While talk is ephemeral, what is written remains a permanent record. The written word represents and defines our organizations. What we write reflects how clearly we think; how forcefully, persuasively and unambiguously we transmit our message.
Though executives appreciate the importance of good writing, many find it difficult. Often they write in a way that both mystifies the reader and muddies the message. They tend to employ expressions they would never use in speech – to overdo adjectives and adverbs – to use wordy noun phrases – to adopt the passive voice because it seems more intellectual.This course – Simple Writing for Government Staff and Business Executives will address these problems.
None of this is necessary and most of it is counter-productive. In order for our writing to be quickly and completely understood and acted on we must make it simple.
In this informal yet intensive one-day workshop, John Harman will enable participants to acquire the simple skills of clear succinct and persuasive writing. It allows for plenty of practice: including the rewriting of piece/s of their own work.
Simple Writing Skills for People at Work
Anyone in the organization who has to write emails, memos, reports, manuals and/or policy documents both to colleagues and to people outside the organization.
Pre-Requisites or Entrance Requirements
Participants should have completed Year Twelve English or the equivalent.
After completing this course, participants will be able to:
- Write more clearly, precisely and succinctly
- Write shorter and more clearly precise reports; policy documents; manuals; memos; emails
- Know how to prepare and order any piece of writing that transmits information or seks to persuade
- Know how to edit out unnecessary words and phrases to achieve greater clarity and impact in their writing
- Know more about the nature of reading and what various readerships understand and respond to
- Know how to target their writing to specific readerships and to write to the reading age
- Know how to structure powerful and informative sentences
- Know how to revise and rewrite quickly and competently
- The three golden rules and seven major principles of clear, simple writing
- Determining the precise objective/s of any piece of writing and the most cogent order in which it should be written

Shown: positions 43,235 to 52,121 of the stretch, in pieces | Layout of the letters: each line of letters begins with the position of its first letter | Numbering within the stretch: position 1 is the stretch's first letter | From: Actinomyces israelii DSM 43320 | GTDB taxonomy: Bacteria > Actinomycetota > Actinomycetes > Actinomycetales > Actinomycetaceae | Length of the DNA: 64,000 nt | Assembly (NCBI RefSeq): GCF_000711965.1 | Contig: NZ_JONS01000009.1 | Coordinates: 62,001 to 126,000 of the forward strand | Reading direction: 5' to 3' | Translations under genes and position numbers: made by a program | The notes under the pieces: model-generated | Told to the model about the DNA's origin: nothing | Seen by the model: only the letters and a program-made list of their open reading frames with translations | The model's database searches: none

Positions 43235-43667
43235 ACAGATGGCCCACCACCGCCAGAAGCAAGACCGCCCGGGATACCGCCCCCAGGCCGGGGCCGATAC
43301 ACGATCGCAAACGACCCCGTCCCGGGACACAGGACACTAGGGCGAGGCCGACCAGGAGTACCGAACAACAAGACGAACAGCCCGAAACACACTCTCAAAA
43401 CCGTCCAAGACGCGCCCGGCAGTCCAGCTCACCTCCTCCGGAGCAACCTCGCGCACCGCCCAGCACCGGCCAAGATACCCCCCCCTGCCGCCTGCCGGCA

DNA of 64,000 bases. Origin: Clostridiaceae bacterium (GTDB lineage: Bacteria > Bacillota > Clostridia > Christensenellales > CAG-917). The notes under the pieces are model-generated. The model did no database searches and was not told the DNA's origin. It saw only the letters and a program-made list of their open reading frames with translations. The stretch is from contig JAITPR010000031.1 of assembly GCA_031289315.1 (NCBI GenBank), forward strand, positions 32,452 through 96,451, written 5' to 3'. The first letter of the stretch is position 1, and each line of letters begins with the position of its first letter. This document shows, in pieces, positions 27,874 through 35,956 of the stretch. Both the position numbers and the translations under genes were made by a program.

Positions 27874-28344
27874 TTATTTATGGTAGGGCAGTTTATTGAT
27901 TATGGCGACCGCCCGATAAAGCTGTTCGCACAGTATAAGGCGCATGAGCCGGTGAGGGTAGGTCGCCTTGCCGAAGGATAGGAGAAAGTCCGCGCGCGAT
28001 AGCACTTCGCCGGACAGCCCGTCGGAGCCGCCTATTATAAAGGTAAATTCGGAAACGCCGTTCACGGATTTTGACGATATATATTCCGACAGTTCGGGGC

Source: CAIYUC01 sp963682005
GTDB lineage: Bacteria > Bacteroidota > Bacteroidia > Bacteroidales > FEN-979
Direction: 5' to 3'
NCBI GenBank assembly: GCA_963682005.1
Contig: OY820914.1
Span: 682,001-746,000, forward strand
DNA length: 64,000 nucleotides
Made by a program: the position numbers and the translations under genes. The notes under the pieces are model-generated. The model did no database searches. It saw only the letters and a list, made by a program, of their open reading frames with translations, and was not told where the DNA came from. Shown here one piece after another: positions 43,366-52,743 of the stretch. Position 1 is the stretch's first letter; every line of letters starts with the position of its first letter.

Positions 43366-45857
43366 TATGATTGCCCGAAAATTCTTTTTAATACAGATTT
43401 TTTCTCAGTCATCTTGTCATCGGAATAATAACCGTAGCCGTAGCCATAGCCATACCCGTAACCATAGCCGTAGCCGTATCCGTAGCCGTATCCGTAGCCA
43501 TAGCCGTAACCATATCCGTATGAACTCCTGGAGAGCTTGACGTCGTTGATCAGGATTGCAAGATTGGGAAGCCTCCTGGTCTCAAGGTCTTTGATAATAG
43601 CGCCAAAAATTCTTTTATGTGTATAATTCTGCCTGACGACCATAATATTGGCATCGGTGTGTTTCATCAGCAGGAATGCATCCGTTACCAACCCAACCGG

- Closely identifying your readers: writing to address and appeal to differing target readerships
- Understanding the difference between writing to inform and writing to influence or persuade: how the two may be combined
- Learning to write for people outside your organization: turning jargon into common parlance
- Examining twenty-two common areas of poor writing: from grammar and vocabulary to tone, style and proof-reading
- Learning how to precis: turning very long documents into very short ones
- Making the writing muscular: finding and eradicating the hidden 15% (at least) of fat in every piece of writing – the soft, abstract noun phrases; the soggy adjectives and adverbs; the overuse of the passive
Full day, though the basics may be covered in a half-day
Participants are asked to bring an A4 notepad and writing implements. Participants are also asked to bring to the course a substantial piece, or pieces (500 words) of their own writing which they will work on (privately) in a self-editing session in the afternoon. Participants will be given a 40 page manual, incorporating the simple writing techniques covered in the course, as well as a laminated fact sheet – a memory jogger for good writing principles – which may be kept somewhere handy around their desks.
The day allows for plenty of practice, in which course participants will engage in more than a dozen separate, interactive writing exercises designed to develop their skills and confidence, finishing with rewriting a piece or pieces of their own work. The style is open, interactive, fully participatory… and fun!
For further details, please contact John